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Lovie Smith Is Not the Man to Right the Ship in Tampa

GLENDALE, AZ - DECEMBER 23: Head Coach Lovie Smith of the Chicago Bears watches pregame against the Arizona Cardinals at University of Phoenix Stadium on December 23, 2012 in Glendale, Arizona. (Photo by Norm Hall/Getty Images)
Norm Hall/Getty Images
Will GroomsCorrespondent IDecember 18, 2016

Seemingly the hottest coaching commodity in the free-agent market, Lovie Smith was quickly acquired by the Tampa Bay Buccaneers and signed to a multi-year deal Wednesday night (as reported by NFL media insider Ian Rapoport).

The former Chicago Bears head coach experienced limited success in the Windy City due to a poor offense that consistently relied on a superior defense. 

In nine seasons as head coach of Chicago, despite going to a Super Bowl and winning a conference championship, the Smith-led Bears appeared just three times in the playoffs.

The Bears were almost always done in by erratic play at the quarterback position. For the five seasons that Rex Grossman played for the Bears in the Lovie Smith era, three seasons resulted in him throwing at least the same number of interceptions as touchdowns.

Rex Grossman went 19-12 in games started for the Bears
Rex Grossman went 19-12 in games started for the BearsWin McNamee/Getty Images

Kyle Orton didn't fare much better in Grossman's stead, throwing 25 interceptions in two years as a starter.

Jay Cutler's arrival in 2009 provided a spark, but the offense still couldn't take care of the ball. Cutler threw a staggering 63 interceptions in four years under Lovie Smith.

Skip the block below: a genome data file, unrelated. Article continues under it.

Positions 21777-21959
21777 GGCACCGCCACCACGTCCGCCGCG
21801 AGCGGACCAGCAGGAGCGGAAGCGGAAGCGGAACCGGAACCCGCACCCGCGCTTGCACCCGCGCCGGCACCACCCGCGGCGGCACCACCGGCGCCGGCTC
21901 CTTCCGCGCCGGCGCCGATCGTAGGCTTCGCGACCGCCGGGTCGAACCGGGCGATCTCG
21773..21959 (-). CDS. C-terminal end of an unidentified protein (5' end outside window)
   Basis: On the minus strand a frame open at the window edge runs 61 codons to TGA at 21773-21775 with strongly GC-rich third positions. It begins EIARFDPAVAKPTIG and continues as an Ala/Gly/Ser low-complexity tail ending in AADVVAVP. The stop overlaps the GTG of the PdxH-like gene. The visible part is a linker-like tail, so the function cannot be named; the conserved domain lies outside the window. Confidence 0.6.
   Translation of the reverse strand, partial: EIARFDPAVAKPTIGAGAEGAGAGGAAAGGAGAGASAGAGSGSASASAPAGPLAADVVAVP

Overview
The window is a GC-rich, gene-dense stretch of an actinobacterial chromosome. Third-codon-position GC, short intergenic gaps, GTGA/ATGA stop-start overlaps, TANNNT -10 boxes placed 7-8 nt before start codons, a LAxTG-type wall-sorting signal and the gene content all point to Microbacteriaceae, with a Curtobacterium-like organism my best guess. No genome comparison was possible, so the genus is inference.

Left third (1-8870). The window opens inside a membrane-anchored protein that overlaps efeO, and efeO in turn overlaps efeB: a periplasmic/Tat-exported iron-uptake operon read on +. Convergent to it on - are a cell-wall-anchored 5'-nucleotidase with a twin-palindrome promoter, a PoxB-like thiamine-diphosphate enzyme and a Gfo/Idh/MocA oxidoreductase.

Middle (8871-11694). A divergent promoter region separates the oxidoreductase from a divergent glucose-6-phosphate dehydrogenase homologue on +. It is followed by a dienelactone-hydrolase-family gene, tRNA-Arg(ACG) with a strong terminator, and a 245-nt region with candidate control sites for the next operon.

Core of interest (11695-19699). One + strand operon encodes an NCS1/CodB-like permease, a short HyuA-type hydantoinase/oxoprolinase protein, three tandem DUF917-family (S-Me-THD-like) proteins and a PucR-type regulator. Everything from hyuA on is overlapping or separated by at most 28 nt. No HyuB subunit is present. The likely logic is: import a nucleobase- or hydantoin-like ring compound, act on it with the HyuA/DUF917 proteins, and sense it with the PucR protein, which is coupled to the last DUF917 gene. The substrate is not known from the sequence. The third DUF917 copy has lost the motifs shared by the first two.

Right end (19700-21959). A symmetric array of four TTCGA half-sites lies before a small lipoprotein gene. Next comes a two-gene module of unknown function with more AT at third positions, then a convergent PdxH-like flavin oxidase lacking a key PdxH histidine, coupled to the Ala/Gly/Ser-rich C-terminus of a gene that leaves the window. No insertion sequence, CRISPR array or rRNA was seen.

The mild success Smith experienced in Chicago can be attributed to inheriting eight-time Pro Bowler Brian Urlacher, along with Lance Briggs and other defensive stars, and being given two free wins every year via the Detroit Lions, who went 43-101 during Smith's tenure.

Upon his arrival in Tampa Bay, Smith will inherit an offense that was dead last for passing yards in 2013. However, he will also receive a very good young prospect in quarterback Mike Glennon

What he will also be given is a middle-of-the-pack defense that allowed 348 yards per game in 2013—17th in the NFL. 

He certainly has pieces to work with, but what's also working against him is the landmine schedule that Tampa Bay faces year in and year out in the form of its NFC South opponents. In the last three years, the Buccaneers have won just six of 18 games against teams within the division.

If Greg Schiano didn't work for Tampa Bay, neither will Lovie Smith. They're essentially the same coach. They're both players' coaches with defensive minds who aren't right for the Bucs at this time.

What's more is that Rod Marinelli has been brought in as the team's defensive coordinator, as per his relationship with Smith.

In three years as head coach of the Detroit Lions, Marinelli posted a record of 10-28. 

In 2013 he coached the defensive line of a Dallas Cowboys unit that couldn't pressure the quarterback or stop the run and allowed a league-worst 415.3 yards per game. 

Bad offense will give way to bad defense, and Lovie Smith will once again be out of a job. Two to three years may be as long as he lasts.


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